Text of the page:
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Phillip II wanted to return England to Catholicism. If the Armada had been successful then it seems likely that a Catholic king or queen would have been placed on the throne. They would have had the power to overturn the Protestant establishment in the country. No longer would the Church of England be the state church and once again the Catholic Church would have been the only recognized religion in the realm. Phillip II believed that it was right for a monarch to ensure religious conformity in their kingdom. It seems most likely that the new Catholic monarch would have persecuted Protestants in much the same way as Mary I had during her reign. Now while Catholicism would have been made the state religion this would not have seen the end of Protestantism in England.
By the 1580s the Church of England was supported by most English people and they would have resisted any attempt to reimpose the Catholic faith. It seems likely that England would have suffered a series of Religious Wars similar to France in the sixteenth century. However, the failure of the Armada meant that the Church of England was now more secure than ever before. Increasingly, the English people began to see themselves as a Protestant people. They saw Protestantism as an integral part of Englishness and important for their freedom. Many English people became even more anti-Catholic after the Armada. ‘Popery’ as they referred to Catholicism was associated with autocracy, intolerance, and slavery. This anti-Catholicism was an important aspect of English political life for many years.<ref>Bridgen, Susan. <i>New Worlds, Lost Worlds: The Rule of the Tudors, 1485–1603</i>. New York, NY: Viking Penguin, 2001), p. 115</ref> It is arguable that the main losers in the Armada apart from all those who died in the conflict were English Catholics.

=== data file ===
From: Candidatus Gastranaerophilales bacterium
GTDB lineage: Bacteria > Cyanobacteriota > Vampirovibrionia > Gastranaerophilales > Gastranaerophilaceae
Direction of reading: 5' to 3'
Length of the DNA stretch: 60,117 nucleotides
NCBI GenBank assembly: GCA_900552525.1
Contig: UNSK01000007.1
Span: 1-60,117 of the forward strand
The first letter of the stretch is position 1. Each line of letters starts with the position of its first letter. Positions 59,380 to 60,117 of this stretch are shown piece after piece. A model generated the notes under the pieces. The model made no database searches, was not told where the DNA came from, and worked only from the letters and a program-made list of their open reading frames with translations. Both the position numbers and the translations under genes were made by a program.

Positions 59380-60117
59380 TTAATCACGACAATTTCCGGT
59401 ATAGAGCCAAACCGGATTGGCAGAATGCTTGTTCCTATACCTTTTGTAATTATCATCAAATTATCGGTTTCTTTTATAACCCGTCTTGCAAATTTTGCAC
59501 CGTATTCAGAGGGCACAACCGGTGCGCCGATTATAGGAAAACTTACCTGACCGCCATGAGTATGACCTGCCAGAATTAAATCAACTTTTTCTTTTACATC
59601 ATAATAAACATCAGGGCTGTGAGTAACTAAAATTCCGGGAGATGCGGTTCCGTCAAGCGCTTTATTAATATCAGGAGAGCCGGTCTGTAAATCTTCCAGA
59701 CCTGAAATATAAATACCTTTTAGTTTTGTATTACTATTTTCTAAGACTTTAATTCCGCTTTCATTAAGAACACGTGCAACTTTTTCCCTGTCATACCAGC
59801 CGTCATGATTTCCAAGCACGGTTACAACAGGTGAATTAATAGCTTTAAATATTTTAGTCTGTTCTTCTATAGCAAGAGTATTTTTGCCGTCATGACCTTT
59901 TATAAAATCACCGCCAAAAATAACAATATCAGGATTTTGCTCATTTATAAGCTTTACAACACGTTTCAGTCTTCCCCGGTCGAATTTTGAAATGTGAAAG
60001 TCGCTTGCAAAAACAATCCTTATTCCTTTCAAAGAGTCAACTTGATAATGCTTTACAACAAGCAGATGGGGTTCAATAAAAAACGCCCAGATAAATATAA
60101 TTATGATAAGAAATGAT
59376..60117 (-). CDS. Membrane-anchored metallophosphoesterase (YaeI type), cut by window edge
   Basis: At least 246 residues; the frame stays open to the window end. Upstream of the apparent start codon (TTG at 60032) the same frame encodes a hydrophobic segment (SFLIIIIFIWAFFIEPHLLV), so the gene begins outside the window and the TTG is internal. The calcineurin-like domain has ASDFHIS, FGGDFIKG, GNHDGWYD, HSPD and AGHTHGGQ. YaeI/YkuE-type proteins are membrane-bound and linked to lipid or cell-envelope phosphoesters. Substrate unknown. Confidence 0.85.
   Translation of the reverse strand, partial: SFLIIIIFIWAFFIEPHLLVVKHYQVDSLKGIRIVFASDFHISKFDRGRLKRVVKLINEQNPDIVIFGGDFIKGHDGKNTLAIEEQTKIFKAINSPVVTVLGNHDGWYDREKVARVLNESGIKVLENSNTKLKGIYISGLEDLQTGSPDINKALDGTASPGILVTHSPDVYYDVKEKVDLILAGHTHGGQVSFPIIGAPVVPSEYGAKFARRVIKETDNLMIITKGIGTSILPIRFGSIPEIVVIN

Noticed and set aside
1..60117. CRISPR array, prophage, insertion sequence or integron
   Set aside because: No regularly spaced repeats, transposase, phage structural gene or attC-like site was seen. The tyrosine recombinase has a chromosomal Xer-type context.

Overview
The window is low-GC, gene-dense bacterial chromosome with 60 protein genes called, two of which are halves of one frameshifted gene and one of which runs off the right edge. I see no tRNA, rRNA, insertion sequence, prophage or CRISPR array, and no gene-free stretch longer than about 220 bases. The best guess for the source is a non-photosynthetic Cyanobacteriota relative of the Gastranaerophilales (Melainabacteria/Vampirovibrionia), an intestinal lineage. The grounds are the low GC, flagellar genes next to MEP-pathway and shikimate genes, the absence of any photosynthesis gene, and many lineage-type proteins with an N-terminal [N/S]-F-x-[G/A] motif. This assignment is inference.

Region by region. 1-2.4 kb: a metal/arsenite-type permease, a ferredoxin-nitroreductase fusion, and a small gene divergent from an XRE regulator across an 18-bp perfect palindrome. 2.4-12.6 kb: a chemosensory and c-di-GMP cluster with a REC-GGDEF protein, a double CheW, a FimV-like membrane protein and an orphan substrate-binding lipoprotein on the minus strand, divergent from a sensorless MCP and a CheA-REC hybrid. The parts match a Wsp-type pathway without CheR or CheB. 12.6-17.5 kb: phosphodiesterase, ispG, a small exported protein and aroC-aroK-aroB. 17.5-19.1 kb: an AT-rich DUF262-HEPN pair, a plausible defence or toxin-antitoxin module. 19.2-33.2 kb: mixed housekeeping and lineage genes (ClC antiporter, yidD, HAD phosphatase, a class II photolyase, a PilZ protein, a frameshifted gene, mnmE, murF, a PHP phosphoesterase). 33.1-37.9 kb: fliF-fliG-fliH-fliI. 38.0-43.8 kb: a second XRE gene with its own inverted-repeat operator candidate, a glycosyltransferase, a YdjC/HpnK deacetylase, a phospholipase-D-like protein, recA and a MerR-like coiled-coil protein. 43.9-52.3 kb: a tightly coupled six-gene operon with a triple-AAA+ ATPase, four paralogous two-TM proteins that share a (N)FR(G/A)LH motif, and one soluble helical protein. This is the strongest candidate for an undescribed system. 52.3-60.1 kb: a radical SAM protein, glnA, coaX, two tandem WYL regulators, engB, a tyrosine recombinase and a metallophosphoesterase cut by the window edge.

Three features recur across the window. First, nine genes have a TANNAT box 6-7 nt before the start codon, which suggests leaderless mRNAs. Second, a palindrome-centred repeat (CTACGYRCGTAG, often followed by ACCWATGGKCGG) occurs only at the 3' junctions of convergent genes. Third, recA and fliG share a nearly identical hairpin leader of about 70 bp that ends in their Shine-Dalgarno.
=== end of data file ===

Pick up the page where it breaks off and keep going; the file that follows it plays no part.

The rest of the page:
After the Armada, Catholics known as ‘recusants’ because they refused to recognize the Church of England came under official and unofficial pressure to conform to the state religion<ref> Bridgen, p. 234</ref>. Even loyal Catholics became suspect and as a result, more and Catholics converted to Protestantism. By the end of the reign of Elizabeth, England was a Protestant nation, with only a small and oppressed Catholic minority. The Armada had played an important role in this process. Phillip II had attempted to overturn the religious settlement in England but his attempted invasion only strengthened it. The people of England began to see themselves in providential terms and in biblical terms as an ‘elect nation’ <ref>Krishan Kumar. <i>The
making of English national identity</i> (Cambridge, Cambridge University Press, 2003), p. 45</ref>. They believed that they were chosen by God to carry out his will and this gave them a new-found confidence. This sense of mission was one that was very important in later decades and was an important factor in the growth of English power, especially in the seventeenth and eighteenth century.
===England as a naval power===